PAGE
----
New songs speak out on na­tion in trauma

Msaki to de­liver lat­est songs with other stars at Arts Theatre

Daily Dispatch - - News - By POLISWA SEJOSING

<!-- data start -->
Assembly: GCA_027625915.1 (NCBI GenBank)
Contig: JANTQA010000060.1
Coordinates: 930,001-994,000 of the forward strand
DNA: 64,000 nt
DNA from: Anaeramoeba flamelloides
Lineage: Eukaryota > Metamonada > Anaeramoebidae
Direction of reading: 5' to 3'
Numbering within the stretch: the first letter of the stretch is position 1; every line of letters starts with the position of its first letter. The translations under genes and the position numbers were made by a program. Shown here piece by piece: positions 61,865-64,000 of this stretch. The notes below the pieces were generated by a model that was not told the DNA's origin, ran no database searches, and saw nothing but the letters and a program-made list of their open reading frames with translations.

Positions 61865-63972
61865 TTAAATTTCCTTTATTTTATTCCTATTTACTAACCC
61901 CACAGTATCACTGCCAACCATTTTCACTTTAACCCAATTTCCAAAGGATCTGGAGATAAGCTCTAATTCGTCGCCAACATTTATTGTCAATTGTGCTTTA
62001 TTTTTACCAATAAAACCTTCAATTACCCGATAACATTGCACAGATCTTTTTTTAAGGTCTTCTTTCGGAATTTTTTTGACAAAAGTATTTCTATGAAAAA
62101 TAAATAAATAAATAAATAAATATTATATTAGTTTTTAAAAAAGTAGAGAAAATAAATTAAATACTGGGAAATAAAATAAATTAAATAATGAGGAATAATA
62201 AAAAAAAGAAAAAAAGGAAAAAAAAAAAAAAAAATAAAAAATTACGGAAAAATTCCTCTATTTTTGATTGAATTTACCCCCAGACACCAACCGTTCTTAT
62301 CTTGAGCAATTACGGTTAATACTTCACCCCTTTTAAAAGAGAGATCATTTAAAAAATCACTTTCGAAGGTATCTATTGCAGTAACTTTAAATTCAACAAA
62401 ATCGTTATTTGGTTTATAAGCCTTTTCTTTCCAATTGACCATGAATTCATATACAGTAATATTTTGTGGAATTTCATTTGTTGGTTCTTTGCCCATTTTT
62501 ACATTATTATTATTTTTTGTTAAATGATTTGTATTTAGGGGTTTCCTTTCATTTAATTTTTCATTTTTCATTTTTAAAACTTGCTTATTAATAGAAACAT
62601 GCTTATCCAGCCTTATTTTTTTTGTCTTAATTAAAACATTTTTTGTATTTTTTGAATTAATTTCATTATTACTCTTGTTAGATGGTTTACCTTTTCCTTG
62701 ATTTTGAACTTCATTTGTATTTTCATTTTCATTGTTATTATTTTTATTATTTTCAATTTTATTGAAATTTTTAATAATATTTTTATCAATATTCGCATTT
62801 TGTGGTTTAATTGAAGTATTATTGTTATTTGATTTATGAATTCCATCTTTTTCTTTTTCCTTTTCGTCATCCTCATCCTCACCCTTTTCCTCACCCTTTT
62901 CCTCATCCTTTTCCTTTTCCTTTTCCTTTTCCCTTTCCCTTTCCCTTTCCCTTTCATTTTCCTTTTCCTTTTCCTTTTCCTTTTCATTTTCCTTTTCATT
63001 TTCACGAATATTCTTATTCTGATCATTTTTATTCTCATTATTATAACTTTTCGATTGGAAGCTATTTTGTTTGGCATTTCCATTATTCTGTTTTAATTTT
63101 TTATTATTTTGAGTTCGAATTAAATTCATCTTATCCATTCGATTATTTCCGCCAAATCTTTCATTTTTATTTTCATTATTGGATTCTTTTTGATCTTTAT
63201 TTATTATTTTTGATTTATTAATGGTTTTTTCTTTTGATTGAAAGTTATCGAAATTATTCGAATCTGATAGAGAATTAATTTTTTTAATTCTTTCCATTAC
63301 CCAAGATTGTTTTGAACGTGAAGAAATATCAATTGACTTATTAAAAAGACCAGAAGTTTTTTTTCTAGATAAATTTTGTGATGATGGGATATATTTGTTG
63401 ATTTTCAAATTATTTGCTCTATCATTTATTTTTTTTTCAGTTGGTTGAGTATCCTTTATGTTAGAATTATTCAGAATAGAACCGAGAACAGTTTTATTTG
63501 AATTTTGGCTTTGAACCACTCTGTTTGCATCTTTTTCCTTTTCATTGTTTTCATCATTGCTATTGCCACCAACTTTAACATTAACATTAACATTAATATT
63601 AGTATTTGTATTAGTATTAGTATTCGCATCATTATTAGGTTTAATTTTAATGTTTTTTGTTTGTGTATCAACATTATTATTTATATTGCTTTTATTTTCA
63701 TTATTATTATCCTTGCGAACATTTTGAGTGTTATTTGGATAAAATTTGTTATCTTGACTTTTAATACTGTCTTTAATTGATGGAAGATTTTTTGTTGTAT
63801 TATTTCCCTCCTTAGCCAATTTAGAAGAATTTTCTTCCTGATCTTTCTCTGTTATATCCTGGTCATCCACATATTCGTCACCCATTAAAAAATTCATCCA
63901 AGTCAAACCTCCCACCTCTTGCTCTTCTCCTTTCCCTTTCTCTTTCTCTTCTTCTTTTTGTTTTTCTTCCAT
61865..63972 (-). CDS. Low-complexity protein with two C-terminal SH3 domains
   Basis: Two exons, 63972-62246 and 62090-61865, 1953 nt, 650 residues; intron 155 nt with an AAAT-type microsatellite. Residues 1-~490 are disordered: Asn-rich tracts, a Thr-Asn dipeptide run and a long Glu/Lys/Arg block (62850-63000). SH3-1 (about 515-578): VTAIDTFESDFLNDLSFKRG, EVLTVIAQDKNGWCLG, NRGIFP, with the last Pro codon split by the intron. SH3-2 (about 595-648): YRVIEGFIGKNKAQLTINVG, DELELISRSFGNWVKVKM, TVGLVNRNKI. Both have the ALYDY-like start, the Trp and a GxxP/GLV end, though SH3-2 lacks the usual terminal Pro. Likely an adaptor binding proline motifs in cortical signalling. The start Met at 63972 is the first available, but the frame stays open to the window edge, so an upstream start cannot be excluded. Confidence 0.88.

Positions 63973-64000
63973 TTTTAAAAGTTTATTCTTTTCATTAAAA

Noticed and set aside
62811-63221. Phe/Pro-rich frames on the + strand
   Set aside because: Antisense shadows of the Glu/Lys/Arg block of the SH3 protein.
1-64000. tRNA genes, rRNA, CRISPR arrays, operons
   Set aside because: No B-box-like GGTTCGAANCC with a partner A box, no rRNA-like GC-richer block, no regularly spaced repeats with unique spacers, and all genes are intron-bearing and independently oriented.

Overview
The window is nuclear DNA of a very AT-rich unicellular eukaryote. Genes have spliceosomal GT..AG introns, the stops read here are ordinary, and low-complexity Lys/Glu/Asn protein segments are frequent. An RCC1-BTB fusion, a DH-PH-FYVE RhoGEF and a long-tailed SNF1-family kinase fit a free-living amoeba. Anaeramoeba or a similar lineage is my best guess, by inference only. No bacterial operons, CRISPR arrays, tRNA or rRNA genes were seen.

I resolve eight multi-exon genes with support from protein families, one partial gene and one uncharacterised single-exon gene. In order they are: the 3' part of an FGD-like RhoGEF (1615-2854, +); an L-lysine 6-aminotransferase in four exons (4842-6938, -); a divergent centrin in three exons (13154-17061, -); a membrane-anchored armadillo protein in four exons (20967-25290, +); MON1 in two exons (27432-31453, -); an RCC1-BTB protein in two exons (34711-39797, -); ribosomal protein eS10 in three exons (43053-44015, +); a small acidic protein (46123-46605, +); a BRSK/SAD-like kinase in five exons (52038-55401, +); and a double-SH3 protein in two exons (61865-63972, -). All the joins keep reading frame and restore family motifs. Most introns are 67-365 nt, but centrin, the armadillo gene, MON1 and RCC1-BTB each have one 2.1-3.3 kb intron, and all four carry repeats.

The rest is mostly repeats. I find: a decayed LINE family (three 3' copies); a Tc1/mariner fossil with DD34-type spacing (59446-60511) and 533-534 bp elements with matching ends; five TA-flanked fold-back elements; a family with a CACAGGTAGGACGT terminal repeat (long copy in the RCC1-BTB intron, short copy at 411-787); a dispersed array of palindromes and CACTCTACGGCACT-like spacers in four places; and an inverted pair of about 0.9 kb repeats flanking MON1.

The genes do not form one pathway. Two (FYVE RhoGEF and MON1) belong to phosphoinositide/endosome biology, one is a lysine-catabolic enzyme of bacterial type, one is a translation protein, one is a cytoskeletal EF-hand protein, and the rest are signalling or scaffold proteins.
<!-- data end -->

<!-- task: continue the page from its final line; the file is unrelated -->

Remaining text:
FROM re­ceiv­ing her first nod at the South African Mu­sic Awards to tak­ing to big stages around the con­ti­nent, East Lon­don singer Msaki is de­ter­mined to grow her brand at her own pace. The Imfama Ziyabona hit­maker has for the past few months been liv­ing be­tween East Lon­don and Jo­han­nes­burg while she grows her brand. This week­end, she is putting to­gether a live mu­sic show at the Arts Theatre in Ar­ca­dia, which will see Samthing Soweto and Vinny Mak per­form­ing. Speak­ing with the Daily Dis­patch this week, Msaki said she was busy work­ing on a new project, ti­tled Plat­inumb Heart, which she first tested out at the Na­tional Arts Fes­ti­val this year. “The plan now is play it and get to know the work to out loud in front of peo­ple. I want to prac­tise per­form­ing it and watch it change,” she said, adding that she was not in a hurry to record it. “I want it to ma­ture first. Also, I can’t record it yet be­cause it is still writ­ing it­self. “I am still writ­ing, adding ideas and com­ing up with songs around the same theme. The coun­try is giv­ing me new songs,” she said. Un­like her first al­bum, Msaki said Plat­inumb Heart was an “out­side-look­ing-in” al­bum. “Zanel­iza was an [in­side-] look­ing-out al­bum, it was very con­tem­plated, med­i­tated and per­sonal.” She said on Zanel­iza she was deal­ing with per­sonal is­sues in a po­etic man­ner. In the new al­bum she is a “lit­tle bit an­grier and songs are a bit more di­rect”, she said. Msaki said the al­bum was driven by the coun­try’s cur­rent state, from women abuse to the lack of care for com­mu­ni­ties shown by po­lit­i­cal lead­ers. She said it was al­most as though the coun­try chal­lenges one to shut down in or­der to cope with all the trauma that is hap­pen­ing. “On this al­bum I am of­fer­ing my own cop­ing mech­a­nisms. I am of­fer­ing my own way of feel­ing sane in a space that could po­ten­tially make a per­son with a heart that works in­sane,” she said. Msaki said she would still per­form songs from her first al­bum. “I’ve been to Swazi­land and Le­sotho, and I went to play in Mada­gas­car for the prime min­is­ter with other South African mu­si­cians. That was a high­light, be­ing in Mada­gas­car for the Nel­son Man­dela Day cel­e­bra­tions. “It was great, I got to see that mu­sic trans­lates in dif­fer­ent spa­ces,” she said. The mother of two said she was en­joy­ing the pace of her growth in the mu­sic in­dus­try. “It’s not over­whelm­ing. Peo­ple are dis­cov­er­ing me in small batches. The peo­ple that catch onto my mu­sic have a deeper con­nec­tion to it and that’s what I’ve al­ways wanted.” Msaki said be­ing nom­i­nated ear­lier this year for the Sama best adult con­tem­po­rary al­bum had been hugely en­cour­ag­ing. “It showed me that live mu­sic was be­ing val­ued.” She was nom­i­nated along­side Elvis Blue, Ma­jozi, Mango Groove and the leg­endary Hugh Masekela, who won the award. Catch Msaki this Sun­day at the Arts Theatre. Tick­ets for the show cost R150 and are avail­able at Mu­sica. The show starts at 5pm. —

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